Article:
— Sheila Fitzpatrick, The Russian Revolution, final paragraphs.
Cigarette Man: Gorbachev
has just resigned. Matlock: (distraught)
There's no more enemies!
: Col. Checkov feels that as a symbol of our joint efforts, a Russian officer should be assigned to join SG-1. Col. O'Neill
: Over my rotting corpse, Sir. Hammond
: Colonel. O'Neill
: I'm sorry, did I say that out loud
: I said I would discuss it with you and that I was sure you would give it some careful thought. O'Neill
: And that I will, General, but I'm still pretty sure I'll say, "Bite me."
Pres. Frank Underwood
: Tell me, do you kiss the wife of every president? Pres. Viktor Petrov
: Not every president's wife looks like yours. Frank
: [laughs, turns to the audience] I'd push him down the stairs and light his broken body on fire just to watch it burn, if it wouldn't start a world war
: I think she's got a point, actually. Richie
: Well why don't you just go and live
in the Soviet Union? Spudgun
: Because it doesn't exist
. Dave Hedgehog
: And it's horrible
Yes, yes, yes, yes, yes, yes... well, that was my point. Spudgun
: Well, it was a bit of a stupid point then, wasn't it?
"Look, point is, you getting burned wouldn't have happened back then. I mean, in the '80s, the rules were the rules. They had their guys, we had our guys. Wasn't so goddamn complicated. You could get your head around it. Now, today, it's all about religion and oil. It's no fun anymore. I tell you, I'm glad I got out when I did."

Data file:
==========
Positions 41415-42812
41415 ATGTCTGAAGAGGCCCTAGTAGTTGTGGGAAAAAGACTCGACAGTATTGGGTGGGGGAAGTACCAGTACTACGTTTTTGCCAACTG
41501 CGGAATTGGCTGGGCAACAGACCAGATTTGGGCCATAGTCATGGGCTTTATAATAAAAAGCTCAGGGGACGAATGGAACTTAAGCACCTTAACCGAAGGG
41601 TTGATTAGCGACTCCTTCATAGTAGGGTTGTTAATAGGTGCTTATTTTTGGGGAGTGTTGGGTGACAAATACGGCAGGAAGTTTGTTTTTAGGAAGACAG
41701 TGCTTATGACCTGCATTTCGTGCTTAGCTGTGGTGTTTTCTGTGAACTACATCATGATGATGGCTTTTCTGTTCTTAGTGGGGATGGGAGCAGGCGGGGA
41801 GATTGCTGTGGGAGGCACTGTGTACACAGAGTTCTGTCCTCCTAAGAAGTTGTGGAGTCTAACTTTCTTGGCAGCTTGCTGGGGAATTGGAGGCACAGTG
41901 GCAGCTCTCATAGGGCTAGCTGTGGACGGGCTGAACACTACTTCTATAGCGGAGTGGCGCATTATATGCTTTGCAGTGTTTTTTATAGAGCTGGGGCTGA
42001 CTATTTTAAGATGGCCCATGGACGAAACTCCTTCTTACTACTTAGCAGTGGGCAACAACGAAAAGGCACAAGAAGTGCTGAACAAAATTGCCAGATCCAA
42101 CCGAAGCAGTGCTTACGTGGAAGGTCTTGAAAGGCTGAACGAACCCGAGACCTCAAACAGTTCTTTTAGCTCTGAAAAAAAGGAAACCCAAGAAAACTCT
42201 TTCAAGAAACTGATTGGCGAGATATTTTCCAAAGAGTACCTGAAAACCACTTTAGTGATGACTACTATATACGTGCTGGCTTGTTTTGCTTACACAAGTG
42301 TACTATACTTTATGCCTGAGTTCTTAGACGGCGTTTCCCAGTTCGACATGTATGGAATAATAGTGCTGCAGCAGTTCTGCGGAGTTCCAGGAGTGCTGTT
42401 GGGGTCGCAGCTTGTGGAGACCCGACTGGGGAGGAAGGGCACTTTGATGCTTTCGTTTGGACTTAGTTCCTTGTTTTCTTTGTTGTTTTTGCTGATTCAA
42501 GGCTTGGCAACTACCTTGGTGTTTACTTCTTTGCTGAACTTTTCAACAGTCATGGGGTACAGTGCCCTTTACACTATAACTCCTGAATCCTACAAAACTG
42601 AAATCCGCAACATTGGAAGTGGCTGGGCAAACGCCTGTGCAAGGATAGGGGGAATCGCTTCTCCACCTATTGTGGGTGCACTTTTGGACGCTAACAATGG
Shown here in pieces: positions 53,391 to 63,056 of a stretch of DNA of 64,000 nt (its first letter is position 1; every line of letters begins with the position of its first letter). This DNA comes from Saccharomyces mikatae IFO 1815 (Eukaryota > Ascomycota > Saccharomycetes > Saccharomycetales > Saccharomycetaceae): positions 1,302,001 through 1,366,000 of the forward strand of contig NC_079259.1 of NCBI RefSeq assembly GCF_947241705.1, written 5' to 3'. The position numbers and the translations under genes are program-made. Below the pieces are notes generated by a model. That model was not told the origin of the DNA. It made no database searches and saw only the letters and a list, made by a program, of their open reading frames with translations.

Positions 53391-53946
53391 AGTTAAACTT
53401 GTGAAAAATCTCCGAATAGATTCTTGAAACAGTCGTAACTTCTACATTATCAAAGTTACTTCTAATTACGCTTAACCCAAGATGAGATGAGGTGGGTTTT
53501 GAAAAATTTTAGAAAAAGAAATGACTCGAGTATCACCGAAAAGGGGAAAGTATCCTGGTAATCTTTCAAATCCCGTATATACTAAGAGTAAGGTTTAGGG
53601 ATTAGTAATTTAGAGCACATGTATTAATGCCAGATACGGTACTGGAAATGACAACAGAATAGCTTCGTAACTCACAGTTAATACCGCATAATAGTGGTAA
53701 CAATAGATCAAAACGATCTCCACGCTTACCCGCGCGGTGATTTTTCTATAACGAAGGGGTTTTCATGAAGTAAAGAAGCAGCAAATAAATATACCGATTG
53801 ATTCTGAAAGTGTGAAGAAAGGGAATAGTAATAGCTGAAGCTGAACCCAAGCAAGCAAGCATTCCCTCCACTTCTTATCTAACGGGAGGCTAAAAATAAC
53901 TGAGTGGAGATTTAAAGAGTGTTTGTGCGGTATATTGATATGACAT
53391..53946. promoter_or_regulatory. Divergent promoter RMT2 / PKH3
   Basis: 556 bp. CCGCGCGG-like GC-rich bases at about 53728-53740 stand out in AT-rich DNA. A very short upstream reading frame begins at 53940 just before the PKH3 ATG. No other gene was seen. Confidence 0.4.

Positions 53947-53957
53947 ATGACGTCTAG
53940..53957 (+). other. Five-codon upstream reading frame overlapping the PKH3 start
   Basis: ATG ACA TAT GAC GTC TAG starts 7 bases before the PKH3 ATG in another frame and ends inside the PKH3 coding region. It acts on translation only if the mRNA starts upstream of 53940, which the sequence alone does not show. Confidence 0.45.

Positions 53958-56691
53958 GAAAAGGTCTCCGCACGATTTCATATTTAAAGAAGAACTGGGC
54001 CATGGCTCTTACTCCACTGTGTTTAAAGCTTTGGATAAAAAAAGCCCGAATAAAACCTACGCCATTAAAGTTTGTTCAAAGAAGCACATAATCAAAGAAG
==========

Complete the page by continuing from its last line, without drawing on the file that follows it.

''Oh man, I dunno like...health insurance
The homeless & world peace
& aids & education ... I' m tryin' to do right
Life after Bush and Gorbachev
The wall is down but something is lost
Turn on the news it looks like a movie
It makes me wanna sing Louie Louie
"We live in a sad age: Imperialism, totalitarianism, perestroika... 20th century Russia had its share of problems, but at least they had an ideology. Russia today has
"The Russians got bigger things to worry about than your genitals, believe me. The whole country went to shit. We tried hard to put a lid on it, but that idiot Gorbachev—with the little strawberry on his forehead—he gave away the crown jewels. Still, they got their, you know, boy in the White House; that was nice."
"This is the overriding image of the 1990s. The lurking horror of something that is erased. The other shoe waiting to drop. A peace time borne not out of any victory, lacking any stability, bounded menacingly by a leering trail of zeroes glaring eschatologically in the distance. The nineties are a soap bubble of calm always in the midst of bursting." "The fall of the Soviet Union caused a lot of problems — such as political and economic disarray, missing nuclear weapons, runaway crime, that sort of thing — but probably the worst thing about it was that moviegoers lost maybe the best bad guy country we'd ever had, aside from Nazi Germany. James Bond used to be a lone man taking on a massive evil empire with just his wits and lovemaking skills. Then one day in the 90s he finds himself fighting newspaper owners."